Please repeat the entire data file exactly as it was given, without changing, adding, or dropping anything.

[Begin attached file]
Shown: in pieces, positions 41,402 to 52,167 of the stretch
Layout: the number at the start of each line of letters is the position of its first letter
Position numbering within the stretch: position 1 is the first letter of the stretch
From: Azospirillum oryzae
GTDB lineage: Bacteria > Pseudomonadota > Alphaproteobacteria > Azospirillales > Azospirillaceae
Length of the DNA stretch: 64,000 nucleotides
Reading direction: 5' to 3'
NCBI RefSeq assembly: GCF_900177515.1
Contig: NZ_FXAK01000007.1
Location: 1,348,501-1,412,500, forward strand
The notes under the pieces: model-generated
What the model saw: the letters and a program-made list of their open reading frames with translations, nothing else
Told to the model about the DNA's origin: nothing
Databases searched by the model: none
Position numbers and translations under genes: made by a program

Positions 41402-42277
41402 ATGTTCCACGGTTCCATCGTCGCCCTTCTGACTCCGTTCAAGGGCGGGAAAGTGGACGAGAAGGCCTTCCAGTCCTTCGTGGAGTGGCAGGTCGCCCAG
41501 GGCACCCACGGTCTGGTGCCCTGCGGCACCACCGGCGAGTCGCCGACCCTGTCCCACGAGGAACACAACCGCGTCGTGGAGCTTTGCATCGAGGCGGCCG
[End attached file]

Shown: in pieces, positions 41,402 to 52,167 of the stretch
Layout: the number at the start of each line of letters is the position of its first letter
Position numbering within the stretch: position 1 is the first letter of the stretch
From: Azospirillum oryzae
GTDB lineage: Bacteria > Pseudomonadota > Alphaproteobacteria > Azospirillales > Azospirillaceae
Length of the DNA stretch: 64,000 nucleotides
Reading direction: 5' to 3'
NCBI RefSeq assembly: GCF_900177515.1
Contig: NZ_FXAK01000007.1
Location: 1,348,501-1,412,500, forward strand
The notes under the pieces: model-generated
What the model saw: the letters and a program-made list of their open reading frames with translations, nothing else
Told to the model about the DNA's origin: nothing
Databases searched by the model: none
Position numbers and translations under genes: made by a program

Positions 41402-42277
41402 ATGTTCCACGGTTCCATCGTCGCCCTTCTGACTCCGTTCAAGGGCGGGAAAGTGGACGAGAAGGCCTTCCAGTCCTTCGTGGAGTGGCAGGTCGCCCAG
41501 GGCACCCACGGTCTGGTGCCCTGCGGCACCACCGGCGAGTCGCCGACCCTGTCCCACGAGGAACACAACCGCGTCGTGGAGCTTTGCATCGAGGCGGCCG